Online Courses and Webinars
Next, we would like to introduce you to online courses and webinars where you can learn about Japanese culture. Even if you want to learn about Japanese culture in a nutshell, it is a hurdle for a complete beginner to start learning on your own. However, online courses and webinars are a great way to learn about Japanese culture in a systematic way. The advantage is that the time and place are flexible, so you can learn without problems even if you live abroad. We recommend this program for those who would like to learn properly with the help of a facilitator, although watching movies, dramas, and animations are also good.
Ways to Experience Japanese Culture
Finally, here are some ways to experience Japanese culture. As you gain more input about Japanese culture, many of you may want to actually experience and interact with Japanese culture. Let’s take a look at three different ways to do this: using a language exchange or homestay, taking advantage of cultural experience programs and events, and actually visiting Japan.
Language Exchange and Homestay
The first way to experience Japanese culture is through a language exchange or homestay. Through these, you can learn about Japanese culture directly from Japanese people, which is an advantage. Language exchange is especially recommended for those who have become interested in the Japanese language as they learn about Japanese culture. If you learn about Japanese culture through the Japanese language, you will probably gain a deeper understanding of the unique Japanese way of thinking. Also, if you actually have the opportunity to travel to Japan, consider a homestay. By living with a Japanese family, you may discover detailed cultural customs that cannot be depicted in movies, dramas, or seminars.
Cultural Experience Programs and Events
Next, we would like to introduce programs and events that allow you to experience Japanese culture. For example, events could include cooking Japanese food together, trying on kimonos together, or watching kabuki and having it explained to you. Information on these can be gathered online, so please search for Japanese cultural experience programs and choose the ones you are interested in based on reviews and reputation. Points to note are to carefully check the target age range, online/offline, participation fees, and who is hosting the event. Many programs are organized by Japanese language schools as well as local communities, so check them as well.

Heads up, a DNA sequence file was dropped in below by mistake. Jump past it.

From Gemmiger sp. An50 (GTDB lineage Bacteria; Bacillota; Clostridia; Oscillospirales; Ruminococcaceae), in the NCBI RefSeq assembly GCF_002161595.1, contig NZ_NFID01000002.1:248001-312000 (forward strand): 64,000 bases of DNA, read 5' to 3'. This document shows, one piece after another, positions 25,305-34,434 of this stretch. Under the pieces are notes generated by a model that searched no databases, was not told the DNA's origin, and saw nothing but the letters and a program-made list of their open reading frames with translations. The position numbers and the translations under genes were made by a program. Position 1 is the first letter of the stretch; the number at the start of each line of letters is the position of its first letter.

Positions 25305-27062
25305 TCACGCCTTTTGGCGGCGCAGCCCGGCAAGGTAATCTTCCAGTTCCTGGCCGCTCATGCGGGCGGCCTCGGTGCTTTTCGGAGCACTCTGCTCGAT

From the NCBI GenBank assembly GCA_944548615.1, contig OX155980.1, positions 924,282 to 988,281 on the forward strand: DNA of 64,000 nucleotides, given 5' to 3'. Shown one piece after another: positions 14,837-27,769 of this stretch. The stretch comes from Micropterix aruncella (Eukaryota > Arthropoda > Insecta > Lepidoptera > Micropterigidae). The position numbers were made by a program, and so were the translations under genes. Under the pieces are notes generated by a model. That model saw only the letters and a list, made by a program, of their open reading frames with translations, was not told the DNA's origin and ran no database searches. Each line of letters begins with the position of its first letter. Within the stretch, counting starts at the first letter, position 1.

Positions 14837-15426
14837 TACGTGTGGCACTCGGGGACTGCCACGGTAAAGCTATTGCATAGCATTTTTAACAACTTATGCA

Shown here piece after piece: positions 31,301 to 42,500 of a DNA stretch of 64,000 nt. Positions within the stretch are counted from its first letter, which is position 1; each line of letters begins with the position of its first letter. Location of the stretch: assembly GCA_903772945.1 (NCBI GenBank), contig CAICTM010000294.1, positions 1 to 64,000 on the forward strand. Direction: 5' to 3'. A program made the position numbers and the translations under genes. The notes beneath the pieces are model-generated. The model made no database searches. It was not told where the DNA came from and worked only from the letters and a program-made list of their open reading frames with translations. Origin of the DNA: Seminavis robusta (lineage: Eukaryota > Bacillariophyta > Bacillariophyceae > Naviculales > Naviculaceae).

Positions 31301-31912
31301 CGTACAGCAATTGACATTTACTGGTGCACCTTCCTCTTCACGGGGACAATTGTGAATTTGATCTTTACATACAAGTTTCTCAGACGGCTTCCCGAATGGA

In this section, we would like to recommend some of the best places to visit and activities to do when visiting Japan to experience Japanese culture. One of the best ways to enjoy the local cultural experience is to choose dates when you can see traditional performing arts and festivals. Festivals are not always held, so if you want to attend a festival, check the Internet for the dates of the festivals you are interested in and take care to come to Japan accordingly. Also, some traditional performing arts require tickets. To see kabuki, for example, in a large theater, you will need tickets priced differently for each seat, so check your budget and your view of the stage carefully before purchasing.
If you want to enjoy Japanese cuisine, you should do your research on the area you are visiting. The world-famous tourist destinations include Tokyo, Kyoto, and Osaka, but there are many other areas to visit and enjoy local cuisine. Please don’t narrow your view and check out the attractions of various regions before choosing a place to visit.
Are you excited to learn about Japanese culture? It is easy to think that you have to visit Japan in person to experience Japanese culture, but we recommend that you start by enjoying the Japanese people online. Ohanasi Kagawa offers free online language exchange events on weekends. Japanese and English learners are paired one-on-one and swap the language they speak every 15 minutes, creating an environment where they can teach and learn from each other, which is one of its strengths. It is a valuable opportunity to meet Japanese people, and some events are dedicated to learning about Japanese culture, so please take a closer look first.